Real-time CCTV monitoring (facial recognition, behaviour analysis) improves safety and security. As does the ability to co-ordinate emergency services and station crews within a station and from one station to another.

Pre-emptive maintenance thanks to internet of things-connected sensors can prevent costly breakdowns and optimise fleet usage, such as door monitoring. Wireless connectivity enables accurate train arrival systems that can be used to direct passengers to the most suitable services.

Feeding data back to the operator is a huge benefit, because it makes continuous improvement possible.

Real-time service updates, incident responses and other services help authorities reduce cost and improve operations and passenger service.

It always comes back to the customer

Operational benefits from connectivity will also, ultimately, return to the commuter by providing safer and more efficient services. The customer experience is a key factor in public transport’s competitiveness against other options, such as driving or ride-sharing services.

Public transport expert Adam Cohen notes, with innovation comes expectation: “In addition to safe and reliable transportation, passengers are increasingly expecting amenities, such as good lighting, security, and wireless connectivity”.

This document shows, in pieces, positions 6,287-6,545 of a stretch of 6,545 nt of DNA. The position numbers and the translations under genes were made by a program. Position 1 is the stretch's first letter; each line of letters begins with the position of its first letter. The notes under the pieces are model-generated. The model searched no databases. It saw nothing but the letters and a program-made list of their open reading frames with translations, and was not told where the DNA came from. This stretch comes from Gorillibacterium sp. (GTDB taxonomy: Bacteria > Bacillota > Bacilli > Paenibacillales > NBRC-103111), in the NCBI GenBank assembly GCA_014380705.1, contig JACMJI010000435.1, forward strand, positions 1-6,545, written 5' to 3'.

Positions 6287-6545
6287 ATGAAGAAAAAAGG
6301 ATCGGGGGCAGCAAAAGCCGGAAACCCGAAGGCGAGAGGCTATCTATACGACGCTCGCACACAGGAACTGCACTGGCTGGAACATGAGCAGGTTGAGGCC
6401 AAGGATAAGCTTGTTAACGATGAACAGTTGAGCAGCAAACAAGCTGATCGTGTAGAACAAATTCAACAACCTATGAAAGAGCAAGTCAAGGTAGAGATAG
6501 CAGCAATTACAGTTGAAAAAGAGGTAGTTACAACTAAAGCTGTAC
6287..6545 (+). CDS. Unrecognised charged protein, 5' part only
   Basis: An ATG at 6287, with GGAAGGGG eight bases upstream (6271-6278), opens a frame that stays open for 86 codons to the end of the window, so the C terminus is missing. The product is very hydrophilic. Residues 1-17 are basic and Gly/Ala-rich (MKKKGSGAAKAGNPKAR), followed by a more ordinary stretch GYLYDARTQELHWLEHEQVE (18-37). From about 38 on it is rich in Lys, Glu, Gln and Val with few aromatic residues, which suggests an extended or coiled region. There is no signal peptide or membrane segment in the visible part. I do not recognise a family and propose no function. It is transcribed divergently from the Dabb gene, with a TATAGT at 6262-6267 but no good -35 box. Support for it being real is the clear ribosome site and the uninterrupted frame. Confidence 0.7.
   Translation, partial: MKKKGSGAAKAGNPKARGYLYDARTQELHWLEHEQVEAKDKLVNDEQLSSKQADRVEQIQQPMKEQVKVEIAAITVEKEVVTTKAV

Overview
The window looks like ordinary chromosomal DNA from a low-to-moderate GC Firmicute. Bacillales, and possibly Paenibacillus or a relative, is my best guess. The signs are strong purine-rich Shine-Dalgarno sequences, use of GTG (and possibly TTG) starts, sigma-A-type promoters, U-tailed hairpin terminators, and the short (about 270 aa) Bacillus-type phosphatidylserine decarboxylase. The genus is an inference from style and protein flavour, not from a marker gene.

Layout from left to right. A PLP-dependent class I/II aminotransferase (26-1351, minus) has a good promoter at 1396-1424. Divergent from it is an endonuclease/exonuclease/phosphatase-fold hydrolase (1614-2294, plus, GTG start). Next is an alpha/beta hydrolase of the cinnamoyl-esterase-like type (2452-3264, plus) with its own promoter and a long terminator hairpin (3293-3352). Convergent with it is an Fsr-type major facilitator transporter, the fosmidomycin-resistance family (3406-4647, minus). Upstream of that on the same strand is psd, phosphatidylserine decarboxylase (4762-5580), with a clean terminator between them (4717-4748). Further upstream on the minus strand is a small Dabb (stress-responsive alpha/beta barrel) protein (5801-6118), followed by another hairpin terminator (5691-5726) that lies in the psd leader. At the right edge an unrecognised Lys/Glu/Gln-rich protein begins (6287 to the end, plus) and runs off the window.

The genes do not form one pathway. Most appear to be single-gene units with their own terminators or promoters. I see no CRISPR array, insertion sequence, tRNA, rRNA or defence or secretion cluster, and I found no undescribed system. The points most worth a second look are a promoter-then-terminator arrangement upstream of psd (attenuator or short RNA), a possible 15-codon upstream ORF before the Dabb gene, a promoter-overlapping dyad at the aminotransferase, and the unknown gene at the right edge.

If the overall experience isn’t good – or at least satisfactory – then passengers explore other means of transport.

BAI Communications designs, builds, funds, and operates networks for above- and below-ground railway lines. We deliver the connectivity and technology that enables transport authorities and operators to provide better experiences, with all the benefits of connectivity, for commuters and communities, every day. Other means of transport should be complementary and supplementary, not alternatives.